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EU: Facebook doesn't do enough to protect children

Facebook has already come under fire in the United States regarding the debate whether or not to let children under 13 access the site. Now the social networking company is being targeted by the European Union.

Facebook has already come under fire in the United States regarding the debate whether or not to let children under 13 access the site. Now the social networking company is being targeted by the European Union.

According to a recent survey conducted by the European Commission, several other social media websites were lambasted for not doing enough to protect children from online dangers, such as bullying and pedophiles. However, Facebook is taking the brunt of the blame, probably because it is the largest and most well-known social network on the planet.

Some of the major takeaway points from the European Commission's investigation so far:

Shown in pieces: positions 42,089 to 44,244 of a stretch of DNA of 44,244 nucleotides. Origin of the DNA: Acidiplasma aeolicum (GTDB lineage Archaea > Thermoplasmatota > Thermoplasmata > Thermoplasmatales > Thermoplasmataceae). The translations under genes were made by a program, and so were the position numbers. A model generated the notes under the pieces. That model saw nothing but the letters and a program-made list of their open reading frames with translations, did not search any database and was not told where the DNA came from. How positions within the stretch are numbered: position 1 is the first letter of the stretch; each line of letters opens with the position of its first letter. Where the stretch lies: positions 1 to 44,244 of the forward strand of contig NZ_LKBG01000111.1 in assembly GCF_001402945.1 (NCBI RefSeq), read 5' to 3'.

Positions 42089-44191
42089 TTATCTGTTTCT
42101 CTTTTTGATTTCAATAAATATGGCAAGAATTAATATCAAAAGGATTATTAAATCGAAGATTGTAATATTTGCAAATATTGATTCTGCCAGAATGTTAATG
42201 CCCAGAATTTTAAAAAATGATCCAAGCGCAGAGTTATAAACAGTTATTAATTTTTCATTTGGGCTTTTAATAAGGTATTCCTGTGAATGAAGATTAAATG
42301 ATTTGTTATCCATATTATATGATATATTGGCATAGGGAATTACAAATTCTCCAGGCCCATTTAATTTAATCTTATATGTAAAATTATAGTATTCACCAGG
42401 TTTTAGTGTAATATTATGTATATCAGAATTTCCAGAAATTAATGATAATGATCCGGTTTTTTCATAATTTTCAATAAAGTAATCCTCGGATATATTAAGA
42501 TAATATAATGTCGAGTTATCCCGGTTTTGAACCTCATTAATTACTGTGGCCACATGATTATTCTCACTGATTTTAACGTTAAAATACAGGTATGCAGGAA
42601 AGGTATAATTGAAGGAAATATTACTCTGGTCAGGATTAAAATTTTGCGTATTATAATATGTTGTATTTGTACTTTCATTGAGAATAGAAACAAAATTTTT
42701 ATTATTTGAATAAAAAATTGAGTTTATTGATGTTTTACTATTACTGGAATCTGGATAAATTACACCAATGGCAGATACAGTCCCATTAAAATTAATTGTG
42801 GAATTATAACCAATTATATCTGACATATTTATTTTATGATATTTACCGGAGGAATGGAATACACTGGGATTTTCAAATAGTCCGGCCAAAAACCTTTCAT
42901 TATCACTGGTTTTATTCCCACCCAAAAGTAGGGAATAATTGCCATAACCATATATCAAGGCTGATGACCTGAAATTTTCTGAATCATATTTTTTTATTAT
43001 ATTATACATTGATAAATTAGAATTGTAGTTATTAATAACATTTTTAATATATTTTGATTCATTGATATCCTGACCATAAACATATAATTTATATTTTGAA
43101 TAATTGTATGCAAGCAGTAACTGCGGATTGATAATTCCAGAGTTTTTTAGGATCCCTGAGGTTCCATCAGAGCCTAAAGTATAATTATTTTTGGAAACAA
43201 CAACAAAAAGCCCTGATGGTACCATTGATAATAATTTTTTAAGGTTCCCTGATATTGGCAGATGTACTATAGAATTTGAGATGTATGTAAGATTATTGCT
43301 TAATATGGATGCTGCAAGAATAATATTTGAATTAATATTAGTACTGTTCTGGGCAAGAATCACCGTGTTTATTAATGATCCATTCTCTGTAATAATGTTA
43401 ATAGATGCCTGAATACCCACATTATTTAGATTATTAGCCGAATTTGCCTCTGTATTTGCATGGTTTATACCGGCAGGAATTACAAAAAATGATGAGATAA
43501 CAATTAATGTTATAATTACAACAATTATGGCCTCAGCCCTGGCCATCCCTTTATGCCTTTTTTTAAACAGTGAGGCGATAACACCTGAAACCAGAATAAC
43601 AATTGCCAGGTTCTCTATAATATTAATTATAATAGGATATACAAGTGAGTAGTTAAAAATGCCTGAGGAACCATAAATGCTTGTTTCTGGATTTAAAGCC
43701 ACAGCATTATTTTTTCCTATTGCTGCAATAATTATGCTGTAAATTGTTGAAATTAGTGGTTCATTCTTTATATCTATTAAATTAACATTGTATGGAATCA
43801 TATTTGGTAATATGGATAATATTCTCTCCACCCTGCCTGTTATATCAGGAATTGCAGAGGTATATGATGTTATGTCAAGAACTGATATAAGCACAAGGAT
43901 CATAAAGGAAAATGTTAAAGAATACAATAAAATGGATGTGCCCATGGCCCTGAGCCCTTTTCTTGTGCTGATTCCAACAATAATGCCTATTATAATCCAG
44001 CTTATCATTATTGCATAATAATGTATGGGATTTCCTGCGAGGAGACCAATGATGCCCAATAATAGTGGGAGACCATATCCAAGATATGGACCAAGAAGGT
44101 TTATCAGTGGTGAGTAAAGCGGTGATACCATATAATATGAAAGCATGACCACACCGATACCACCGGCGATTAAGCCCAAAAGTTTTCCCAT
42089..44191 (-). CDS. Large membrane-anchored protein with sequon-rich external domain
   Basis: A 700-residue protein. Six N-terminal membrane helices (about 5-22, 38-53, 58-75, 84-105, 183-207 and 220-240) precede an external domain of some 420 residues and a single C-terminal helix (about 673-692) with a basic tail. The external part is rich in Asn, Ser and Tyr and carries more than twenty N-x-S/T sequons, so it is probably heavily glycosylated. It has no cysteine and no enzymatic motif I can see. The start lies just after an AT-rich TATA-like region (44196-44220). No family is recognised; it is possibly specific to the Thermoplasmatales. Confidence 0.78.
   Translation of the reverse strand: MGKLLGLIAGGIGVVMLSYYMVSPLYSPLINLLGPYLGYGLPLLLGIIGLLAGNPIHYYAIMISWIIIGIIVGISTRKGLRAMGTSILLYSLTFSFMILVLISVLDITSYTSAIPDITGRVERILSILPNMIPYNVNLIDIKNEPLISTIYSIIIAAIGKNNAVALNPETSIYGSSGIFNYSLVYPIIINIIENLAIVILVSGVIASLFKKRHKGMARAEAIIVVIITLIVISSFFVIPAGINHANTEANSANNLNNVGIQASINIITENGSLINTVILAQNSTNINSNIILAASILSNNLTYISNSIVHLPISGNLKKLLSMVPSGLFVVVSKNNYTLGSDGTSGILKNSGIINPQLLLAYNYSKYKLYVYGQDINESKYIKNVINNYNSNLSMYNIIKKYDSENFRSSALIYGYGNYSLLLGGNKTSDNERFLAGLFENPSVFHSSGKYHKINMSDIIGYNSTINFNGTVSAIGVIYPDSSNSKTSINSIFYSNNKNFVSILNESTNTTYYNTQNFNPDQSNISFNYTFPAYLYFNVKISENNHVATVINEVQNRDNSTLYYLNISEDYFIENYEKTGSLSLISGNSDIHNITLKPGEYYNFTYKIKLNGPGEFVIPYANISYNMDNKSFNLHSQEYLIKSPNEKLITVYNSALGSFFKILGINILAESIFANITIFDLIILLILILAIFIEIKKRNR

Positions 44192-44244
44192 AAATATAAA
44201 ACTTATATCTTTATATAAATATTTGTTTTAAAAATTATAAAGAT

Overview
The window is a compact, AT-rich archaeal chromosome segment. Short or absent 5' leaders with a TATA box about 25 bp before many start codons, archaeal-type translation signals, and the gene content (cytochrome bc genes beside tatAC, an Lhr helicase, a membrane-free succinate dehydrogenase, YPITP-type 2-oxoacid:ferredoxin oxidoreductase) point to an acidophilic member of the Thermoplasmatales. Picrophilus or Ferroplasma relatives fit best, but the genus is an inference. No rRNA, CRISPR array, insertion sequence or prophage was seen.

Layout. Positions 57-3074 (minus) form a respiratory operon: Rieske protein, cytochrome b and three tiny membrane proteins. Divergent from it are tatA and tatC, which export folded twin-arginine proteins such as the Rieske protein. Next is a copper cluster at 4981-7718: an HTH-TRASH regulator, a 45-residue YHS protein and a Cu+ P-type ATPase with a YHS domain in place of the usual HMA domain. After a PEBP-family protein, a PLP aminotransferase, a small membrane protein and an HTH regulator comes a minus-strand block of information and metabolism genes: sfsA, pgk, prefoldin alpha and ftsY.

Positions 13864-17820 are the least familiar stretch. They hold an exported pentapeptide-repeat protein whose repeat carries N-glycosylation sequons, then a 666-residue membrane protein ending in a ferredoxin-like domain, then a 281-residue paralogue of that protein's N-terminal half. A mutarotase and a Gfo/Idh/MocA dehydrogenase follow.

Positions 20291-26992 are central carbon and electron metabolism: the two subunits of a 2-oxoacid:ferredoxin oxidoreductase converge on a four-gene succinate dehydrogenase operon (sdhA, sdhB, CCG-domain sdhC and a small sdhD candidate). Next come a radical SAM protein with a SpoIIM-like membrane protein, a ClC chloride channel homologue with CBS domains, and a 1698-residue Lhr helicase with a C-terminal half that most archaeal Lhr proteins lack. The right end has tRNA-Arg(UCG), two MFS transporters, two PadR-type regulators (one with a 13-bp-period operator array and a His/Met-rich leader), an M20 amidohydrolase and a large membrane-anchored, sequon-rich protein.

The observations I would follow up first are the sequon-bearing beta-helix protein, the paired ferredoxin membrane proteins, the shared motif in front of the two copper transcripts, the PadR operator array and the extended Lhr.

• 77 % of children aged 13-16 and 38% of children aged 9-12 in Europe use social networking sites
  • 12 of the 14 sites included in the survey make it impossible to find children's profiles via search engines
  • Only Bebo and MySpace were deemed as sufficient enough in preventing strangers from accessing minors' profiles

According to AFP, European Commission vice president Neelie Kroes said in a statement:

I am disappointed that most social networking sites are failing to ensure that minors' profiles are accessible only to their approved contacts by default.

Although the European Commission hasn't threatened Facebook or these other sites with any stricter investigations, lawsuits or legal assaults of any other kind, it would be too soon to rule out any of those routes now. For now, the Commission will soon advise these social networks to implement a kind of "self-regulatory framework" in regards to protecting the privacy and security of minors online before taking stricter measures.

Facebook already has to deal with the EU's qualms over facial recognition technology in its Photos app. Stateside, Facebook's privacy settings are under debate once again as the FTC has approved to allow Facebook activity to be included in background checks.

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